I did config with Auto and paddles. I didn’t add heated seats (don’t need that where I live.) I didn’t add the HK sound system as a CD player is no longer standard (MPS3 wasted with HK sound system) and CD changer takes up to much room in glove box.

    Color – Volcanic Orange – Best Color Mini has every made! . I would get the 16″ rims but since Motoring file is “buying” I’ll go with the 17’s. Also, I don’t like white turn signals but have no choice as it comes with pkg. Also no sunroof (I hate sun/moon roofs). Didn’t get the heads-up display as Gabe noted that you can’t see the info when wearing polarized sunglasses, so that makes it useless. Did get inside and outside Auto Dim mirrors since most vehicles these days have the blinding Xenon or High Def. lights.

    Paint & Exterior Volcanic Orange Body Color STD Black Bonnet Stripes Black Roof/Mirrors

    Wheels 17″ Black Cosmos Spoke $750.00 All-Season Tires

    Interior Black Checkered Dash Surface STD JCW Leather Steering Wheel w/Multifunction Shadow Gray Color Line Cross Leather: Punch Carbon Black Sport Seats STD Standard Floor Mats

    Packages Wired Package Center Armrest Comfort Bluetooth with USB/iPod Adapt. MINI Connected XL Navigation System Real Time Traffic Information Rear-view Camera + PDC

    Performance 2.0L TwinPower Turbocharged Engine STD 6-Speed Automatic with Paddle Shifters MINI Driving Modes Toggle Ignition Dynamic Damper Control Performance Control Auto Dimming Mirrors Auto Dimming Rear View Mirror Heated Mirrors & Washer Jets STD Heated Powerfold Mirrors & Washer Jets LED Headlights with Cornering Lights LED Fog Lamps Rain Sensor and Auto Headlamps White Turn Signals Rear Fog Lights

    Audio & Tech Alarm System Automatic Climate Control On-Board Computer STD Rear Park Distance Control INCL Storage Package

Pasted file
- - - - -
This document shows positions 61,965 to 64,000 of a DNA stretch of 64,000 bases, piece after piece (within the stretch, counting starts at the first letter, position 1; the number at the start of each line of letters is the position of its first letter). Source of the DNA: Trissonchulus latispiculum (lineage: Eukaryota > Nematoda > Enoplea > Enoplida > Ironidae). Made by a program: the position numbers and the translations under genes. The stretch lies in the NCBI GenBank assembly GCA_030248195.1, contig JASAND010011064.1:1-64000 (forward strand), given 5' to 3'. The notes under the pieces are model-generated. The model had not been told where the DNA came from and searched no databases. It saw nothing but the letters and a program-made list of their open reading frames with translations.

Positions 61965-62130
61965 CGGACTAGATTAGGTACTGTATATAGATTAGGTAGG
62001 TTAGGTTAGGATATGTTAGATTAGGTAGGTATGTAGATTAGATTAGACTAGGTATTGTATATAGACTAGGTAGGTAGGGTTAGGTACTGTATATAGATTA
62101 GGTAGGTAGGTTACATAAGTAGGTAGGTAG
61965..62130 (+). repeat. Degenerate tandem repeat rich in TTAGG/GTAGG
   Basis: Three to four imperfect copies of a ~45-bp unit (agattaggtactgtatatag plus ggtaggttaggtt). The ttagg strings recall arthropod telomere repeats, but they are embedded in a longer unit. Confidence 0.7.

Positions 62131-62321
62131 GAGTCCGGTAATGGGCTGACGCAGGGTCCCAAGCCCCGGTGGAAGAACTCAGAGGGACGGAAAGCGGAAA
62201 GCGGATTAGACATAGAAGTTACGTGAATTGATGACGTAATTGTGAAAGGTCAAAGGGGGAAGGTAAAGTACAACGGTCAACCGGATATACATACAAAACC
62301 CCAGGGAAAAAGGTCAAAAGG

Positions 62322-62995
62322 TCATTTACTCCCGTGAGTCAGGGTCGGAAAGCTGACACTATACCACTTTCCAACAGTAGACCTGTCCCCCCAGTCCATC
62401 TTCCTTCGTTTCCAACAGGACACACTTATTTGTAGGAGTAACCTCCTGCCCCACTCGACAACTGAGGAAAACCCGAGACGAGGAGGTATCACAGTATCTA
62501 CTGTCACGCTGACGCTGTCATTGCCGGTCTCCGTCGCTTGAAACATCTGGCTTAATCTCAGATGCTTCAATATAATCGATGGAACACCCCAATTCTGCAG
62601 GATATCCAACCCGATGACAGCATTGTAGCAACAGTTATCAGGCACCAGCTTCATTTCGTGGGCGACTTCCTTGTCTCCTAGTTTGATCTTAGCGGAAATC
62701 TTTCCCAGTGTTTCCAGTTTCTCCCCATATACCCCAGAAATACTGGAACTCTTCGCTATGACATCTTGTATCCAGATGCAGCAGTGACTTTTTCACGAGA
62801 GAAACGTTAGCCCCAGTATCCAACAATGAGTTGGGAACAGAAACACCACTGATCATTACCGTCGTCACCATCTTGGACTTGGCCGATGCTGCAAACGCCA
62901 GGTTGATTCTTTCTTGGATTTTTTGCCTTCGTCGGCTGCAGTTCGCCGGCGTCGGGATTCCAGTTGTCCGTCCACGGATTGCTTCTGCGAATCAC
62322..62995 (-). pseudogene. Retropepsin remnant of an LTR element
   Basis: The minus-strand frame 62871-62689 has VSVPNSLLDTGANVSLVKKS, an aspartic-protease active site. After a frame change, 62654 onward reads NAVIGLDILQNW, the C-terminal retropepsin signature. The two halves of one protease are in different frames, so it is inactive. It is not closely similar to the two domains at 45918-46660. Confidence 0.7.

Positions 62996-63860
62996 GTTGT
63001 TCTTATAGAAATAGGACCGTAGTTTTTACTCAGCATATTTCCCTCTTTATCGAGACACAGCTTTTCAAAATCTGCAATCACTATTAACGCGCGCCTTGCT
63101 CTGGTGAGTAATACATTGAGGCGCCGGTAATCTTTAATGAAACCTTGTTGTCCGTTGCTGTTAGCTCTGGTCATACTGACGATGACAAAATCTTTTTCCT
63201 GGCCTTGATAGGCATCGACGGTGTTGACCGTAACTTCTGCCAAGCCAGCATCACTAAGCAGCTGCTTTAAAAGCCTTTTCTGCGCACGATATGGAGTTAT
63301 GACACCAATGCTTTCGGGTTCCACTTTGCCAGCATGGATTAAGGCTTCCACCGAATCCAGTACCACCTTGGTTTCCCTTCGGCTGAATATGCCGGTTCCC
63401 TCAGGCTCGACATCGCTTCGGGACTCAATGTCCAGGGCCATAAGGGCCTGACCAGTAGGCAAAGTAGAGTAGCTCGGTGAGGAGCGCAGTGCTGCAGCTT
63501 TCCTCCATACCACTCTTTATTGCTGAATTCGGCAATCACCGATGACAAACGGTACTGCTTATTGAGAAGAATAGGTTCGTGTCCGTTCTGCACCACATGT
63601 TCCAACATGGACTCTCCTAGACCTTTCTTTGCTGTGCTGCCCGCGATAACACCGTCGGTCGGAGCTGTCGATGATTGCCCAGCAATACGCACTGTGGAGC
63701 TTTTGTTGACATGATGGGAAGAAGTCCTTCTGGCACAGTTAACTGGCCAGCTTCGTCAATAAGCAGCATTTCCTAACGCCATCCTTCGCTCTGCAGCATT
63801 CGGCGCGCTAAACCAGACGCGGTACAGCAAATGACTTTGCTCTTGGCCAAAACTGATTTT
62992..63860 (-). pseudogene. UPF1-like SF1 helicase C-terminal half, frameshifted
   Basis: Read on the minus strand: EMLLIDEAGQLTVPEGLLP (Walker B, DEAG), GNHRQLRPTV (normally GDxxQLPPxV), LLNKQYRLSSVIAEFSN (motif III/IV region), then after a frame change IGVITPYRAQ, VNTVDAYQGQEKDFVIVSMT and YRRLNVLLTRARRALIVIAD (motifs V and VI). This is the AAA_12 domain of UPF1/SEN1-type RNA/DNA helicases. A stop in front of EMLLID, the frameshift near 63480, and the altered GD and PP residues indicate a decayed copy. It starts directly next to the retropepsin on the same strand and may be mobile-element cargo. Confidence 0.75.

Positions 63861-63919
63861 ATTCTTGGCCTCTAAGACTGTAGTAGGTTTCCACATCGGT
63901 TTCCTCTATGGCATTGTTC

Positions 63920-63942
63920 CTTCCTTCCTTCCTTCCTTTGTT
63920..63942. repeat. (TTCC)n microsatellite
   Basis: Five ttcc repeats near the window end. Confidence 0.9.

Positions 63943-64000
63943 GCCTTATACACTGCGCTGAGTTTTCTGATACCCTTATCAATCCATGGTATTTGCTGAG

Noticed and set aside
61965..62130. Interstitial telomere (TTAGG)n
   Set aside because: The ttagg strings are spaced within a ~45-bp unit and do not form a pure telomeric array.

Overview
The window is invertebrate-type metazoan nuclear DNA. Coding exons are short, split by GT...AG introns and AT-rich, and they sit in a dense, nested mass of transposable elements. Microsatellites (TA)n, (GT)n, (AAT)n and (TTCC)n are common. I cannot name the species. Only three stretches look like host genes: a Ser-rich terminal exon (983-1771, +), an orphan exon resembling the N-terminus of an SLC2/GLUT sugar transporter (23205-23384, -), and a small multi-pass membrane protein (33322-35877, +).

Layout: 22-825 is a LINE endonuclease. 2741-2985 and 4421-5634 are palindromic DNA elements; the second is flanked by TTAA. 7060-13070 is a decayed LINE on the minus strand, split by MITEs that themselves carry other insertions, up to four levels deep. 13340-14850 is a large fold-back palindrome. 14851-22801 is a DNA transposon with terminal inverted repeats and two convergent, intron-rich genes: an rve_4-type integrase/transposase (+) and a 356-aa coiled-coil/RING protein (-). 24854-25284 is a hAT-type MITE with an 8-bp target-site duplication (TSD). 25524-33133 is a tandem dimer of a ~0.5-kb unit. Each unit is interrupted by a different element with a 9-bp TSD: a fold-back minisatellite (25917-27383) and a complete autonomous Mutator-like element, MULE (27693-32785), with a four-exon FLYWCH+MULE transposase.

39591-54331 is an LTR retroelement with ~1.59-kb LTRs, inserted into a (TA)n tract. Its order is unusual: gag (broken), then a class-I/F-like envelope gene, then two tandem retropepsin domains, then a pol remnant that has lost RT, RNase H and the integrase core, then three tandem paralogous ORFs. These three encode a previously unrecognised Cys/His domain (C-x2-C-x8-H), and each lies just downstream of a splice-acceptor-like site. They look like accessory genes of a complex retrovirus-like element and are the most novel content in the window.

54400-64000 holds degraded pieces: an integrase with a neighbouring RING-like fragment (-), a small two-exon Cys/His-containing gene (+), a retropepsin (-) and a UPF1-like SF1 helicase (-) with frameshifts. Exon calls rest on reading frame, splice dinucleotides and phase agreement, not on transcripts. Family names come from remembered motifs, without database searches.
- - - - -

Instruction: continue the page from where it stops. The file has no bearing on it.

• oldsbear

    Do the electronic widgets have any form of future-proofing?

  • devdev

    Here is my pick for MF. This is simply a manual Cooper with sport suspension and a modest amount of “toys”. For those of us looking for an economical and more fuel efficient option I the Cooper fits well. It would be nice to test the new 3 cylinder engine long term. Take a look at the specs and let me know what you think. 🙂

  • oldsbear

    My configuration is a basic one most readers could afford. It would be a fun, relatively affordable ride, and safer than a stripper S. I would love it, but I suspect Motoringfile would not, because it does not allow for testing and reporting on the various options, and playing with the very useful infotainment tools. (I’m also thinking of resale value when technology changes.)

    The Volcanic Orange would mean an automatic mood boost every morning. That’s why we have a Chili Red and a Mellow Yellow in our garage. Black or gray mirror caps would have been ideal because of the bugs we murder in the summer, but that’s not on the configurator. The base wheels are practical. I think they would be the easiest to keep clean. If there had been a choice with fewer spokes, I probably would have chosen it. All-season tires: it’s a pain to change tires with the changing seasons.

    Inside: the anthracite headliner is a ripoff, but it doesn’t show dirt and stains, so I’m for that. Include leatherette/cloth seats for lumbar support (I hope), durability on the bolsters, and breathable seat surfaces, rather than sweaty or freezing ones. Heated seats are a real comfort, and fold-away mirrors save space in a crowded garage; keep the Cold Weather package. No sunroof: I don’t like heat, and I hate the sun in my eyes.

    No HK radio; I’d rather listen to the engine. My MINIs have not been great as music halls, anyway, even with the premium sound systems.